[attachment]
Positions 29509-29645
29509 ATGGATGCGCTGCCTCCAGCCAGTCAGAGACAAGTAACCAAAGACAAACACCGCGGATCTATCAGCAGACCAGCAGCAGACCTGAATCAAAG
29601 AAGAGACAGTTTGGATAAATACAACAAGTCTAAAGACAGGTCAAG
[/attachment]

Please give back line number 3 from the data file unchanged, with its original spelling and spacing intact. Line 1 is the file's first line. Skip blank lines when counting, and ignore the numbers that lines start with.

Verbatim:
29601 AAGAGACAGTTTGGATAAATACAACAAGTCTAAAGACAGGTCAAG